Wheelchair racing phenome Hongzhuan Zhou had retirement plans after the Tokyo 2020 Paralympics. She wanted to go back to the Beijing Sport University campus to finish courses, and transfer her experiences on the track to helping people with disabilities in China.
When Tokyo 2020 was postponed, Zhou needed time to accept the news.
“The postponement for one year was absolutely unexpected,” she explained. “It is really a big challenge for me because I no longer have any physical advantage due to my age. But I have gradually adjusted my mindset. I accepted this reality and put myself into the daily training again. Tokyo 2020 will be my last Paralympic Games. I have worked so hard for such a long time after Rio 2016. So I won’t easily give up.”
The T53 athlete closed Rio 2016 with three gold medals in the 400m, 800m and 4x400 distances, and a silver in the 100m. She has amassed 11 medals over three Paralympics.
At 31 years old, Zhou is aware of the other talents she will have to beat out.
At the Dubai 2019 World Championships, younger athletes such as Swiss Catherine Debrunner and Australia’s Madison de Rozario both overtook her to the finish lines.
With no competitions in 2020, she does not know much on her opponents.
“We have lost plenty of chances of competing with foreign athletes since most of the events have been cancelled due to the pandemic, thus I currently lack the insights regarding the status of my competitors from other countries. As a result, it seems that the level of tension and confrontation is not as good as before.”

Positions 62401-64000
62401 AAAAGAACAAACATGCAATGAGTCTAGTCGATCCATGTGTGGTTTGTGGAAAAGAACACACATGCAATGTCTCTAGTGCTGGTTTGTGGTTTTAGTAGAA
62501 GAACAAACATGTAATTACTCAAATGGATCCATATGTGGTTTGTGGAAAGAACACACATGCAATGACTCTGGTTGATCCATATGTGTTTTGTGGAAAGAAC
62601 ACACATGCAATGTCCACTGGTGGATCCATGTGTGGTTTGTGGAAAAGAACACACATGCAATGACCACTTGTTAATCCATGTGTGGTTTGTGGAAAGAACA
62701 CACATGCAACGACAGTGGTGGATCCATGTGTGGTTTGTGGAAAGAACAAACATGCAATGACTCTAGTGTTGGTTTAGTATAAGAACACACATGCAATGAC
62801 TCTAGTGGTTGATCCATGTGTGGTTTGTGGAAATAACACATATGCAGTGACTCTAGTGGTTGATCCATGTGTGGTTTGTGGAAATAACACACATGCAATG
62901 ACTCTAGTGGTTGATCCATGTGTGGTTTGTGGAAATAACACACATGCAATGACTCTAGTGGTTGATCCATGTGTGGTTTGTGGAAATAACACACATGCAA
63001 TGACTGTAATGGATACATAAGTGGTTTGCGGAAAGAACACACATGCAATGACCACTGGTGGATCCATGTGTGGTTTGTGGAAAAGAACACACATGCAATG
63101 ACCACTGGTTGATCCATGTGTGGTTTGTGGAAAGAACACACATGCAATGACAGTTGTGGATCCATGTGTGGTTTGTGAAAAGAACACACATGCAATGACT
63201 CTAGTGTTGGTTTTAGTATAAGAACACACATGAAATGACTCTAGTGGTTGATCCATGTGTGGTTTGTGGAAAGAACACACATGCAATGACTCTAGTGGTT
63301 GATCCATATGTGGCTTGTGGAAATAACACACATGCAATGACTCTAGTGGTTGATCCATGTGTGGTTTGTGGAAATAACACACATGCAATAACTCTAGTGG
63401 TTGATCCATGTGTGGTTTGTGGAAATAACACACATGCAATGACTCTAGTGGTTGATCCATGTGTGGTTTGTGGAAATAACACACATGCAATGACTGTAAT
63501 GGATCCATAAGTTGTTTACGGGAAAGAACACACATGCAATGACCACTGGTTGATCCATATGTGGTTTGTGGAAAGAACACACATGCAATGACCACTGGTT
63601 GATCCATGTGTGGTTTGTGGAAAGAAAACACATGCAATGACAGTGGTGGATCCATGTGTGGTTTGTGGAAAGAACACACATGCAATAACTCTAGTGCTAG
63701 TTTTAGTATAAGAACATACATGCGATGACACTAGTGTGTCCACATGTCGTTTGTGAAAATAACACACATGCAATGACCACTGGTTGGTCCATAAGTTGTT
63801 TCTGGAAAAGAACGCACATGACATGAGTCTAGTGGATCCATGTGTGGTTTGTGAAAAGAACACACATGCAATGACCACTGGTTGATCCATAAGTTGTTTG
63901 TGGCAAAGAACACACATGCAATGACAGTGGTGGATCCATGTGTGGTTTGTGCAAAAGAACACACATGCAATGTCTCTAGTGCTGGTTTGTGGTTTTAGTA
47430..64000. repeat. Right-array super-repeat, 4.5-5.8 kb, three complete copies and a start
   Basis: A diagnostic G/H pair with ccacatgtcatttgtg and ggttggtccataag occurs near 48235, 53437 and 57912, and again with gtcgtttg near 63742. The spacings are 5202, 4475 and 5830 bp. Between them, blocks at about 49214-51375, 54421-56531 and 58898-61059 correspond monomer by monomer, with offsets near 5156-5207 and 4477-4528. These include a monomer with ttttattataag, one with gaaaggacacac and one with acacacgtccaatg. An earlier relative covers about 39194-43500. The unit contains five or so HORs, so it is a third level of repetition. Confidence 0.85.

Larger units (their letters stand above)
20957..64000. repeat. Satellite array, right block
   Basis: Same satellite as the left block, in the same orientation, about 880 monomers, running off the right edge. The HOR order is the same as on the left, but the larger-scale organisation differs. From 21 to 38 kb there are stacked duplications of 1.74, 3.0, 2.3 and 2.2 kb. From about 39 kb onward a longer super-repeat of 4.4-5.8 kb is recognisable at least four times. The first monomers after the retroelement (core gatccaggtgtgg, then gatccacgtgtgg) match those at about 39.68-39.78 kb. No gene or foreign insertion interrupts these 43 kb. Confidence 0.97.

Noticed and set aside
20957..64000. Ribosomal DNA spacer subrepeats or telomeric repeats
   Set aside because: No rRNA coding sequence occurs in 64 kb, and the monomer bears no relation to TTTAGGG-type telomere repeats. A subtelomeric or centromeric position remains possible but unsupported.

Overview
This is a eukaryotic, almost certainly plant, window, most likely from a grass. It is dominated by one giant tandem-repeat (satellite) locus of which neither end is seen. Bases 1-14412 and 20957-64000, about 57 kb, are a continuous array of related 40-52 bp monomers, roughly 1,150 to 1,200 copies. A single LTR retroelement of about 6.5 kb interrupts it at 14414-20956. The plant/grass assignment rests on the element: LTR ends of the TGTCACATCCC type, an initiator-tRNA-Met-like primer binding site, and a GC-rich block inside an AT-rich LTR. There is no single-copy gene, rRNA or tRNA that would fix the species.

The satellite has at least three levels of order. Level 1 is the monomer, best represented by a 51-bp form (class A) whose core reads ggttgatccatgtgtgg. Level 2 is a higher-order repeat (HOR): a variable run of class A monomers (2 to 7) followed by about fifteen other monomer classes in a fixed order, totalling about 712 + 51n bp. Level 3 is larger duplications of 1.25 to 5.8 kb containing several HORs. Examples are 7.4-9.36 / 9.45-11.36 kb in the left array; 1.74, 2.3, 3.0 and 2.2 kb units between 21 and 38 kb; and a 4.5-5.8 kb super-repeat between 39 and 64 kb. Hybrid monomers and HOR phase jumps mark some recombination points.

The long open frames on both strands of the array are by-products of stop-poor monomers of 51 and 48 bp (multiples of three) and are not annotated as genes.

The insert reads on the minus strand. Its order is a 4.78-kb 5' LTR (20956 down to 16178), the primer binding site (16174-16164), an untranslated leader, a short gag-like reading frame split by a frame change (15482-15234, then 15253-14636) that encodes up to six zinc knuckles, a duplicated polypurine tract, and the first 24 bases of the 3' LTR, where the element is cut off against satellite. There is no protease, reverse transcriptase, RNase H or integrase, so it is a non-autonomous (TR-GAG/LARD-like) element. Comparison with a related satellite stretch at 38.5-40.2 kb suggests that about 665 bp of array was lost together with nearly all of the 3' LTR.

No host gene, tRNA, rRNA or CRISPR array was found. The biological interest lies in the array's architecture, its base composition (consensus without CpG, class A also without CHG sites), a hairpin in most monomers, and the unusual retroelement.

But the Chinese star is determined to end the last chapter of her athletics career on a high note. Even if that means training at home to keep her arm strength.
“We have stopped training for two months from April to June, and the impacts on my training were quite limited for the rest of the time,” Zhou said. “Apart from some pandemic prevention measures as washing hands frequently, social distancing and keeping hygiene, everything was going well.”
Born in the Huangye city in Hebei province, China, Zhou caught polio when she was three years old. She started training wheelchair racing in 2004 and made the national team the following year.
“I didn’t know anything about wheelchair racing until 2004 when Hebei provincial Para athletic team sent a crew to my city looking for kids who have the potential for sports. Then I was luckily selected by the coach and started to train with the provincial team. One year later, when I was under 17, I moved a further step: joining the national team.”
It was history from then on. In addition to Paralympic medals, she has also collected 18 world titles, seven being gold. But the sport has brought more to her life than accolades.
“I am going to say confidence,” Zhou said. “I became much more confident than before. My introverted character has been improved a lot, I became more social and more willing to talk with others.”